Summary: Many believers are disturbed by the thought that there may be Christians who could be lost. We need the comfort of Christ Who offers "eternal life" so that we need never fear such an end.
“Enter by the narrow gate. For the gate is wide and the way is easy that leads to destruction, and those who enter by it are many. For the gate is narrow and the way is hard that leads to life, and those who find it are few.
“Beware of false prophets, who come to you in sheep’s clothing but inwardly are ravenous wolves. You will recognize them by their fruits. Are grapes gathered from thorn bushes, or figs from thistles? So, every healthy tree bears good fruit, but the diseased tree bears bad fruit. A healthy tree cannot bear bad fruit, nor can a diseased tree bear good fruit. Every tree that does not bear good fruit is cut down and thrown into the fire. Thus you will recognize them by their fruits.
“Not everyone who says to me, ‘Lord, Lord,’ will enter the kingdom of heaven, but the one who does the will of my Father who is in heaven. On that day many will say to me, ‘Lord, Lord, did we not prophesy in your name, and cast out demons in your name, and do many mighty works in your name?’ And then will I declare to them, ‘I never knew you; depart from me, you workers of lawlessness.’”
My dad and I were seated at the kitchen table. I was enjoying one of his infrequent visits; he didn’t often leave home, even to visit his sons. The believer’s security in Christ was the subject of our somewhat animated discussion. At one point, as if to cut off further discussion, Dad said, “Son, if I believed like you, I’d go and take my fill of sin.”
“Dad,” I responded, “that is the point precisely. I’ve had my fill of sin.”
“But if you don’t hold on, you can be lost again,” he insisted.
I gently probed, “How were you saved?”
“Why, by believing Jesus,” was his immediate response.
“Then, what makes you think that you must now depend upon your own effort to remain saved. If Christ saved you when you believed His promise, what makes you think you must now do something in order to remain saved?” was my rejoinder.
Further exploration demonstrated that my dad was convinced that it was theoretically possible that a believer might cease believing. Should that happen, he was convinced that a Christian could be forever lost and condemned to hell.
Tragically, my dad was not alone in his assessment that “Christians” could theoretically be in hell. Numerous “evangelical” denominations teach that one who believes can be lost and condemned to spend eternity separated from the love of God. Great numbers of believers live in fear that they may have committed a sin so heinous that they can no longer be loved by God. What is actually at stake is nothing less than the comforting doctrine of security in Christ Jesus. Of necessity, anything I may say in this message will be abbreviated due to time constraints. I would, however, encourage you to examine this issue more carefully in your own studies.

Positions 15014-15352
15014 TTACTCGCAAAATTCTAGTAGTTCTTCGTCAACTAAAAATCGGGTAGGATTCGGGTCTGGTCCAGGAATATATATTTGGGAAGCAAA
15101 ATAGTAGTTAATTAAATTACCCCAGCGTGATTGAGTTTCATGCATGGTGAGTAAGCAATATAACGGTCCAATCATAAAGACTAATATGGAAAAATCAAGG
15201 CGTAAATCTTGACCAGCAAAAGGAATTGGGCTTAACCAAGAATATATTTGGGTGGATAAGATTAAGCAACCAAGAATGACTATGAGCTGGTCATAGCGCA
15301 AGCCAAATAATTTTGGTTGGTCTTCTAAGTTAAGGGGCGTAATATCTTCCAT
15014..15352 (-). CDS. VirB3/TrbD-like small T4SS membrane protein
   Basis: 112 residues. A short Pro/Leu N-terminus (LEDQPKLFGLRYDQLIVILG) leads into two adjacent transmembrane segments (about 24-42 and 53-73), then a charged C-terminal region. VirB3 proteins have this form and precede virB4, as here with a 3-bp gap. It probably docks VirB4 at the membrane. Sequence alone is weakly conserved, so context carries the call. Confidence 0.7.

THE QUESTION — Can a Christian be condemned? Can a believer in Christ the Master be lost? Having trusted Christ, having been born from above and into the Family of God, can a child of God be disowned by the Father? Can salvation be rescinded?
Numerous passages seem to indicate that a saved person can be lost. However, careful reading should clarify the issue for sincere seekers of truth. For instance, the parable of the wedding feast [see MATTHEW 22:1-14] concludes with a man without wedding garments being cast into outer darkness. However, the fact that he had no wedding garments indicated that he sought to enter through his own inherent “right” to be present rather than by invitation.
As He initiated the Olivet Discourse, Jesus spoke of the conditions for those who believe during the Tribulation period [see MATTHEW 24:3-14]. He made one statement that isolated from the context could possibly indicate that one who is saved could be lost. Jesus said, “The one who endures to the end will be saved” [MATTHEW 24:13]. Bear in mind, however, that the Master is pointing out the conditions during the Tribulation. Moreover, He will draw that discussion to a conclusion by explaining that conduct will reveal the heart—especially during those trying times. Those who do not believe will attempt to avoid living as those expecting the return of the King; those who do believe will not consider their lives precious as they honour their divine heritage through living righteous and holy lives in the midst of rampant wickedness.
Those who hold to the possibility that a believer may be unsaved appeal to other passages which appear problematic. For instance, HEBREWS 6:4-6 reads as follows. “It is impossible, in the case of those who have once been enlightened, who have tasted the heavenly gift, and have shared in the Holy Spirit, and have tasted the goodness of the word of God and the powers of the age to come, and then have fallen away, to restore them again to repentance, since they are crucifying once again the Son of God to their own harm and holding him up to contempt.”